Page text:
Season's Schedule


For several years we have offered a flexible scheduling program for our Prince William Sound trip. It has been working well enough for us to try it in our Arctic trips as well. Wilderness Alaska conducts small personalized Alaska trips; it is our specialty. Having flexible scheduling allows us to be as helpful to you as possible. We are not big business processing faceless tourists. We are a company that makes friends and shares experiences.

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Below is a listing of all our trips for 2019. Beside them is the "season" we feel is most appropriate for that trip, that is when that part of Alaska sparkles. Look through the trip listings, select the trip that seems most interesting and then call us to discuss dates. Three outcomes are likely. First, your proposed dates might fit in our schedule and we will adopt them. Secondly, we may already have that trip scheduled, but for slightly different dates that may work with your schedule. And lastly, we may have a similar experience which we can recommend that will fit in your travel plans. Working with small groups means we are never very far from filling a trip.

None of the pack raft trips have a price. Please call about the trip you are interested in. The largest part of the trip is logistics and that will change with our distance from the pilot’s headquarters. The rest of the trip price will be determined by how much equipment and advanced preparation you will be bringing to the trip, so best to talk about it directly.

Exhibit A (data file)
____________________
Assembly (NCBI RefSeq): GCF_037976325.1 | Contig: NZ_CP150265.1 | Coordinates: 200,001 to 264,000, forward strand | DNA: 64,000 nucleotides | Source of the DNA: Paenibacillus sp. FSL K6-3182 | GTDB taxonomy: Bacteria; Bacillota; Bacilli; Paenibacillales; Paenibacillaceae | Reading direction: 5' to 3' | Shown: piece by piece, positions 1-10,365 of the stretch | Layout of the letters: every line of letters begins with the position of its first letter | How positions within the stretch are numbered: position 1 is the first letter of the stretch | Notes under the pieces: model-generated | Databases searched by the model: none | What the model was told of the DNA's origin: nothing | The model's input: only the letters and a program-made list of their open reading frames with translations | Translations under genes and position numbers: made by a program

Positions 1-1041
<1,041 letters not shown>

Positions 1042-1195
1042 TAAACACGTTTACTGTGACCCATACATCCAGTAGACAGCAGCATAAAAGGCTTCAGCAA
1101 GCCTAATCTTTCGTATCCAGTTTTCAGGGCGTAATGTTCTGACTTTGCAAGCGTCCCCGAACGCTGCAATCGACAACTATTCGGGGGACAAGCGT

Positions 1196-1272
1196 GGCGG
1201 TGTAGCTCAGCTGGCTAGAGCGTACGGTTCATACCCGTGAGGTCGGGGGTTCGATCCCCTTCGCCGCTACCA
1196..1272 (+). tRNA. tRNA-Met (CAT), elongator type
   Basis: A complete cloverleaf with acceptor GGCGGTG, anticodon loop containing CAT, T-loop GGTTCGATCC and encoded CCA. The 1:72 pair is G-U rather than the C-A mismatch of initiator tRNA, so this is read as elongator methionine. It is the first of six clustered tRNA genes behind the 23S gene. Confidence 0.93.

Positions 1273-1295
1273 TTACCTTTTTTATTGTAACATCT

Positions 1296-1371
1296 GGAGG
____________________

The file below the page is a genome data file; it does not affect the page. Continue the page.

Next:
During the last couple summers we are having an increasing number of couples visiting Prince William Sound book custom trips. It requires an additional fee which represents the extra responsibility of covering all logistical cost rather than sharing them throughout a group, but they have been very relaxing and successful outings. We will gladly help design such experiences for you anywhere we do trips.



May 22 - 29, July 15 - 21, and August 12 - 18

Prince William Sound Sea Kayaking

We have used this spring trip to celebrate the beginning of the field season since the 80s. This is OUR New Year’s party. Winter is over and exploring has returned. Prince William Sound changes dramatically throughout the summer and in late May there is a transparency that does not last long. Fragile new growth dangles thinly and precariously revealing the inner deep dark forest to all those present. Many land mammals are busy harvesting nutrients along the now snow bare beaches while the marine mammals are more at ease patrolling their usual pelagic haunts. Night is gone. The mountain tops and hillsides for the most part are still shrouded under deep blankets of snow and this adds to the illusion of their unquestionable glory. On a blue sky day these mountains seem twice as tall as they are . We will pick a travel route that optimizes the spring break up and the welcoming beaches that have abandoned winter’s grasp. This year we will explore the west and northern coast of Knight Island, an area noted for lots of marine mammals and many pleasant upland hikes with commanding views. Prince William Sound changes dramatically through the short summer and so the July and August trips will celebrate this progression as the rain forest greens up and then ripens with fall harvest.

Kongakut River


June 12 - 21, July 25 - August 5, and August 5 - 14